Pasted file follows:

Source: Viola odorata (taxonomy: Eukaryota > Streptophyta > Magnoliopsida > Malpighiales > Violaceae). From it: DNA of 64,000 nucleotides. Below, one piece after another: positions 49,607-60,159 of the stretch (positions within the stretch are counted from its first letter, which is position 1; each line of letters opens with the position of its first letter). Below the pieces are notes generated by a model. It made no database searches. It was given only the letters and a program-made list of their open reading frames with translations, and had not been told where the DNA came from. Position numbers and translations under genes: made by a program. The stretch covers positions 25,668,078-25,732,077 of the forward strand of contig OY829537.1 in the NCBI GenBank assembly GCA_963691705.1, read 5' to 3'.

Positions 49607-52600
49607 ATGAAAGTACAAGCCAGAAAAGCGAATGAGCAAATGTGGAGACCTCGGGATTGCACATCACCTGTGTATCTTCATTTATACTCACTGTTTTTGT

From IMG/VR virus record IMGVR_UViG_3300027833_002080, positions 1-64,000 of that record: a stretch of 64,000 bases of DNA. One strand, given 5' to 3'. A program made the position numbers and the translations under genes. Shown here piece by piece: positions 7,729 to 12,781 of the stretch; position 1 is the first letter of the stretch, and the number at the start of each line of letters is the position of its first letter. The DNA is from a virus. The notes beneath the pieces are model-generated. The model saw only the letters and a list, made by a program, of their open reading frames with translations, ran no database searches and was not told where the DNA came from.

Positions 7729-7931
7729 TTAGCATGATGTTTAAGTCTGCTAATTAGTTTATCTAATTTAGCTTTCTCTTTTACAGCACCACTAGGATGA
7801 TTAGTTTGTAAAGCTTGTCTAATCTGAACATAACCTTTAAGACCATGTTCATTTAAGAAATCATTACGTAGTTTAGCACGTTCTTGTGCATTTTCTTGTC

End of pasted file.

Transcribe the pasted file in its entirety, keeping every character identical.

Source: Viola odorata (taxonomy: Eukaryota > Streptophyta > Magnoliopsida > Malpighiales > Violaceae). From it: DNA of 64,000 nucleotides. Below, one piece after another: positions 49,607-60,159 of the stretch (positions within the stretch are counted from its first letter, which is position 1; each line of letters opens with the position of its first letter). Below the pieces are notes generated by a model. It made no database searches. It was given only the letters and a program-made list of their open reading frames with translations, and had not been told where the DNA came from. Position numbers and translations under genes: made by a program. The stretch covers positions 25,668,078-25,732,077 of the forward strand of contig OY829537.1 in the NCBI GenBank assembly GCA_963691705.1, read 5' to 3'.

Positions 49607-52600
49607 ATGAAAGTACAAGCCAGAAAAGCGAATGAGCAAATGTGGAGACCTCGGGATTGCACATCACCTGTGTATCTTCATTTATACTCACTGTTTTTGT

From IMG/VR virus record IMGVR_UViG_3300027833_002080, positions 1-64,000 of that record: a stretch of 64,000 bases of DNA. One strand, given 5' to 3'. A program made the position numbers and the translations under genes. Shown here piece by piece: positions 7,729 to 12,781 of the stretch; position 1 is the first letter of the stretch, and the number at the start of each line of letters is the position of its first letter. The DNA is from a virus. The notes beneath the pieces are model-generated. The model saw only the letters and a list, made by a program, of their open reading frames with translations, ran no database searches and was not told where the DNA came from.

Positions 7729-7931
7729 TTAGCATGATGTTTAAGTCTGCTAATTAGTTTATCTAATTTAGCTTTCTCTTTTACAGCACCACTAGGATGA
7801 TTAGTTTGTAAAGCTTGTCTAATCTGAACATAACCTTTAAGACCATGTTCATTTAAGAAATCATTACGTAGTTTAGCACGTTCTTGTGCATTTTCTTGTC